Anything You Want to Be
BY: T. Franklin Murphy | October 2016
Dreams start the magic of fulfillment; but we need much more than a dream to succeed
Dream killers! They’re out there. Some of these beasts want us to fail, under the guise of logic, they give endless reasons to not follow dreams. We intuitively know that great achievements require working through the resistance. Our drifting from the well-trodden paths of normalcy, draws attention, and invites discouraging remarks. Perhaps creative and courageous ventures are threatening. “People don’t do that!” they chide. But not all criticism, even discouraging comments, are without merit. Discounting all criticism is hazardous; some discouragement is grounded in wisdom. To accomplish any action, we must first imagine it; but not everything imagined can be accomplished. Some thinking is magical—even foolish. Many sacrifice wisdoms, following impossible dreams, and eventually crash in to painful disappointment.
#optimism #positivethinking #dreams #psychology #reality #flourishinglife
We unconsciously avoid facts that dampen dreams. Readjusting dreams to fit reality is tiresome; we lose the emotional spark of hope that provides an escape from the ordinariness of today. We spend our precious money and time dreaming but ignore timeless wisdom, inviting the pain of costly consequences.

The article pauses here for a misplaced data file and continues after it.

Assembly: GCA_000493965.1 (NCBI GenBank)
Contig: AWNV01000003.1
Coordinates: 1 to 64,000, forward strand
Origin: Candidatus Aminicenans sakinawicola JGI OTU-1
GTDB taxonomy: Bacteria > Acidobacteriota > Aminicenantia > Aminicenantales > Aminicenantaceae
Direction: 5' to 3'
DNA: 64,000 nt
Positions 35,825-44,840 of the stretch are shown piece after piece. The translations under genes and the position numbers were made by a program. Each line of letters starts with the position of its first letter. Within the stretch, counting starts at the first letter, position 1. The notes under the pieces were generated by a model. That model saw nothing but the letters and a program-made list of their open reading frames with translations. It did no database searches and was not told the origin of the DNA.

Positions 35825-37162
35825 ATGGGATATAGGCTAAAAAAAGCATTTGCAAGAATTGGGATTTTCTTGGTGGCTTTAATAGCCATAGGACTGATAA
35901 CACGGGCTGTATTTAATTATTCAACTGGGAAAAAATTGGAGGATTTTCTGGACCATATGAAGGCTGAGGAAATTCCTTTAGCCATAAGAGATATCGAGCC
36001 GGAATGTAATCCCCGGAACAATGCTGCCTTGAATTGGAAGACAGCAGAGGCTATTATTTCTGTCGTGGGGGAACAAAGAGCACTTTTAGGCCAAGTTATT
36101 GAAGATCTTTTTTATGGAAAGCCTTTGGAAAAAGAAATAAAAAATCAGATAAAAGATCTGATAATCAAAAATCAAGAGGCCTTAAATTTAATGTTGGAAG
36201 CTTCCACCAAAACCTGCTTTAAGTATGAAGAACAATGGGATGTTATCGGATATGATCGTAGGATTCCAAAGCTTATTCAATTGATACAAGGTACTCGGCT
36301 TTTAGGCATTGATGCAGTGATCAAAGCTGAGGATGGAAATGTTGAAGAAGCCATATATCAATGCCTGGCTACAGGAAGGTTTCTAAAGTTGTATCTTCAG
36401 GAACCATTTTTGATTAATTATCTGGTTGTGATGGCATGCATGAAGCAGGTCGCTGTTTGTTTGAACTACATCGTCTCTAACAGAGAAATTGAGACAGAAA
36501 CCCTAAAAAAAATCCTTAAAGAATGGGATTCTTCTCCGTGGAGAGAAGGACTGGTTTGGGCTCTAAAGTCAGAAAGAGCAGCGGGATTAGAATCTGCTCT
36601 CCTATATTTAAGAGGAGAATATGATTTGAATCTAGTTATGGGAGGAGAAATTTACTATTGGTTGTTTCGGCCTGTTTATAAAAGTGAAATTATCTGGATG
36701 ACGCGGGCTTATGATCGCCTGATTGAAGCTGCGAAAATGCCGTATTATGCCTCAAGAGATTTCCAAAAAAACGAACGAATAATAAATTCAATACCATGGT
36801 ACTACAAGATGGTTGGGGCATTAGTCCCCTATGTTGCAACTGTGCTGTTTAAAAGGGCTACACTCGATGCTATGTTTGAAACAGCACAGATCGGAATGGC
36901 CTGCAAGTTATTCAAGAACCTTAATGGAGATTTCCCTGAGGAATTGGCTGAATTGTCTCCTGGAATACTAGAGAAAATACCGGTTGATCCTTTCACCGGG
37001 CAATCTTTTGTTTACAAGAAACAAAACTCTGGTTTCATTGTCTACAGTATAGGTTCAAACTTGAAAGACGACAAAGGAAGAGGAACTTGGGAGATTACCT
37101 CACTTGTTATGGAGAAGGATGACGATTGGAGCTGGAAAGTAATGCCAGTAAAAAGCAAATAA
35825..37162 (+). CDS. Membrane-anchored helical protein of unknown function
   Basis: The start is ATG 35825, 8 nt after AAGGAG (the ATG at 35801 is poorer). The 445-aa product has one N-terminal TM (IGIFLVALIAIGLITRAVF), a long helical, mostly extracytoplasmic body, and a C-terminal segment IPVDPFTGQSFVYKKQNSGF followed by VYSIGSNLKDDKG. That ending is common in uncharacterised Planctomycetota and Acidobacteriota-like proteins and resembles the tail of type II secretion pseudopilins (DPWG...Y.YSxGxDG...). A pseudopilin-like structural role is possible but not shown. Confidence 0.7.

Many bright young men and women choose careers envisioning the glamour of the most successful in that field—the spectacular few that veered from the crowd. We love stories from the journals of the fabulous few. These success stories create friendly fodder for dreams. We delight in the hero who ignores conventional wisdom, surpasses expectations, and achieves greatness. While glamorizing the few, we haplessly ignore the majority. The untold stories of those who veered from time honored wisdom and failed.
Some careers sparkle. We see the wealth, fame and fulfillment in sparkling careers and say, “I want that.” We are dreamers, naturally attracted to the fabulous while ignoring the mundane. We can obtain some of these dreams. But having a dream does not equate fulfillment. Success requires an understanding of the demanding path and often a lot of luck. The youthful dreamer—and mature dreamer—often underestimates the challenges. The aspiring youngster, struggling to finish his fashion degree, will discover the degree doesn’t naturally convert to a high paying career. A deeper investigation reveals the difficult competition, with most settling for less glamorous (and underpaid) employment. Market conditions, individual abilities, family connections and capital all influence the height of achievement. Ivanka Trump may run a successful clothing line at high-end fashion stores while a more capable person, educated in fashion, lacks other resources necessary to transverse significant obstacles, and eventually settles for low-level management at Old Navy.